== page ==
Reframe Pain as a Marketing Message

In the Noise of News, we talked about how watching news can become a distraction that takes us away from doing useful things while leaving us feeling worse off. Several US studies offer additional support for the idea that the more news we watch the worse off we feel. In surveys asking people about the stress they experience in their lives, some 40% suggest consuming news as a major source of life stress. What’s even worse is research that shows those watching coverage of a traumatic event suffer stronger signs of post-traumatic stress than those directly involved in the disaster. For example, a study after the 2013 Boston Marathon bombing found many watching hours and hours of coverage around the event suffered worst post-traumatic stress symptoms than those witnessing and being directly involved. In a separate 2014 study, researchers found the amount of time people spent consuming news as the highest predictor of anxiety and stress. That is, more time spent watching news, the more levels of anxiety and stress reported. The news makes noise by ringing the alarm bells of our attention heightening anxiety and making us feel bad while breeding hopelessness and helplessness.

That’s the bad news. The good news is that we can craft and present stories that don’t diminish the seriousness of struggle, yet show how others have constructively faced challenge. We can choose to present positive faces of trying circumstances. These stories, too, influence the watchers. However, the impact is positive. Researchers refer to stories constructed to intentionally communicate courage in the face of challenge as restorative narratives. Restorative narratives flip the script by focusing not on the damage and destruction but the stories of courage, competence, resilience, and healing in the face of difficulty. Viewers of these stories both feel better as well as leave invigorated to face their own challenges more constructively. The courage of the positive stories carries over to viewers and motivates meaningful action instead of paralyzing passivity.

Kelly McGonigal in The Upside of Stress suggests that restorative narratives have the capacity to influence viewers positively. It’s not about ignoring the facts of a tragedy. It’s about focusing on recovery. McGonigal suggests restorative narratives seek to answer questions like, “How do communities rebuild after a disaster? How do people re-engage with their lives after tragedy? How is meaning created out of suffering?” McGonigal notes that people that read, watch, or listen to these types of stories “feel more hopeful, courageous, and inspired to create change in their own lives.” We can benefit positively by being exposed to restorative narratives. McGonigal writes, “research shows that people can find meaning in, and experience personal growth from, the traumatic experiences of others. Psychologists call this ‘vicarious resilience’ and ‘vicarious growth.’” It has been seen in the caring professions of nursing, social work, and mental health counselling. However, it likely transfers to other areas as well. Listening to how others have dealt with difficulty and tragedy helps others both feel better and cope with challenges in their own lives. The resilience of others spreads through their stories into the souls and actions of listeners of these stories.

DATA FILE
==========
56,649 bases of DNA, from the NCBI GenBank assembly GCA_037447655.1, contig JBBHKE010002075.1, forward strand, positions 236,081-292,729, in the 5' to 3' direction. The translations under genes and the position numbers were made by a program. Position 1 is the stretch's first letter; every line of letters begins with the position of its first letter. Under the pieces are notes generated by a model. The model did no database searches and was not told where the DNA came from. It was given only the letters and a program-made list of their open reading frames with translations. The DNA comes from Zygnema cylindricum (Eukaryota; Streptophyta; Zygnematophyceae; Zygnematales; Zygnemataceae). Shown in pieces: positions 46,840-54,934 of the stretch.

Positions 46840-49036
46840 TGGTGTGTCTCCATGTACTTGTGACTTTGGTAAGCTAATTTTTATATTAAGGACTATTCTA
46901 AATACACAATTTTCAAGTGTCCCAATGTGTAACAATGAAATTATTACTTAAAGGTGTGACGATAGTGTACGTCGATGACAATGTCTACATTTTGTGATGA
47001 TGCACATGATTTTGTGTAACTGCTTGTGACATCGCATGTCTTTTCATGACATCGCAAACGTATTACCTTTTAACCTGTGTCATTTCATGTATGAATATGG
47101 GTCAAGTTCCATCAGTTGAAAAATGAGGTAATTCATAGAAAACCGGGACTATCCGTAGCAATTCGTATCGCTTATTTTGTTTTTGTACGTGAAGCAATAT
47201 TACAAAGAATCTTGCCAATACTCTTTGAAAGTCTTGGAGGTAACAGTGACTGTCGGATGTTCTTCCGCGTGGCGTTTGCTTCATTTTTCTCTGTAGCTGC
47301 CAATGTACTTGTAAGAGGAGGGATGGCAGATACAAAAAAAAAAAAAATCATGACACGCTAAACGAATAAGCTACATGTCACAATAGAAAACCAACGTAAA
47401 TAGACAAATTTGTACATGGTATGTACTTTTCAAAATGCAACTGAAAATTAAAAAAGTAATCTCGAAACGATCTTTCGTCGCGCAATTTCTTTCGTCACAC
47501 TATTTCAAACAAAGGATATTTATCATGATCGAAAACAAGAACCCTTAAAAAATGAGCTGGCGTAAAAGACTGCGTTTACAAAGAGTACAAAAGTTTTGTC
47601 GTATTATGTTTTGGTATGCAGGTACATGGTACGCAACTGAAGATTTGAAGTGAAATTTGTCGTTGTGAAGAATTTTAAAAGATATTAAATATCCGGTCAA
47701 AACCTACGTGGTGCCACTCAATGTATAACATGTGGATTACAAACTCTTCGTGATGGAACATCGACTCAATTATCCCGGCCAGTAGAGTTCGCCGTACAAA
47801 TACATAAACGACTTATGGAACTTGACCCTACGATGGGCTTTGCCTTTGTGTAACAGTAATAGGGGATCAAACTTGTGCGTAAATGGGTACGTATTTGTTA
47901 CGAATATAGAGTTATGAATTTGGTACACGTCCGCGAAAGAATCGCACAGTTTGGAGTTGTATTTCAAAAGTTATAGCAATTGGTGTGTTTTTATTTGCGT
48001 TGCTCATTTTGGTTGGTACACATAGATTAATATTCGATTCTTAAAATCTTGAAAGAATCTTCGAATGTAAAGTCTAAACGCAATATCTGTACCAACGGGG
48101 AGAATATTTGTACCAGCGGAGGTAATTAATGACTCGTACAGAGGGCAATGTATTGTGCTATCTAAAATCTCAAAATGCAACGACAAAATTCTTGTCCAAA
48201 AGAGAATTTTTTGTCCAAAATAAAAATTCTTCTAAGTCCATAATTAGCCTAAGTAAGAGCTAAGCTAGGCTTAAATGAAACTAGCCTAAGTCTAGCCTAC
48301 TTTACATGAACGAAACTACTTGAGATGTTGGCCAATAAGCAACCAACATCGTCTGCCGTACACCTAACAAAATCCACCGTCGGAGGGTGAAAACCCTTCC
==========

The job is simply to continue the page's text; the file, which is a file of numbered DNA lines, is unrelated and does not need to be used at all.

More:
In an Australian study, participants were asked to reflect on a difficult event they had heard about over the past two years. They were asked to recall the most traumatic thing they had heard about or been indirectly exposed to during that time. The types of experiences recounted included accidents, deaths of loved ones, some kind of crime, or miscarriage. The events didn’t happen directly to the participants but to strangers or people they knew in their community. In other words, these participants were asked to talk about a tough experience someone else had suffered. The researchers dug into these conversations to see what, if anything, participants had learned from exposure to the struggles of others. Those that reported more learning and growth themselves were those that had been best able to put themselves in the shoes of those experiencing troubles. Empathy helped those exposed to other’s suffering personalize it. The personalizing fueled learning and growth.

Exposure to the stories of others helps, but we can also help ourselves by crafting our own stories. When we’re writing restorative narratives for ourselves it’s called expressive writing. Susan Cain offers an explanation for why, writing in Bittersweet, “’Expressive writing’ encourages us to see our misfortunes not as flaws that make us unfit for worldly success (or otherworldly heaven), but as the seeds of our growth. Pennebaker found that the writers who thrived after pouring their hearts onto the page tended to use phrases such as ‘I’ve learned,’ ‘It struck me that,’ ‘I now realize,’ and ‘I understand.’ They didn’t come to enjoy their misfortunes. But they’d learned to live with insight. If you’re intrigued by the idea of expressive writing, I’d like to suggest a new daily ritual for you: Find a blank notebook. Open it up. And write something down. Draw on your bitter, or on your sweet.”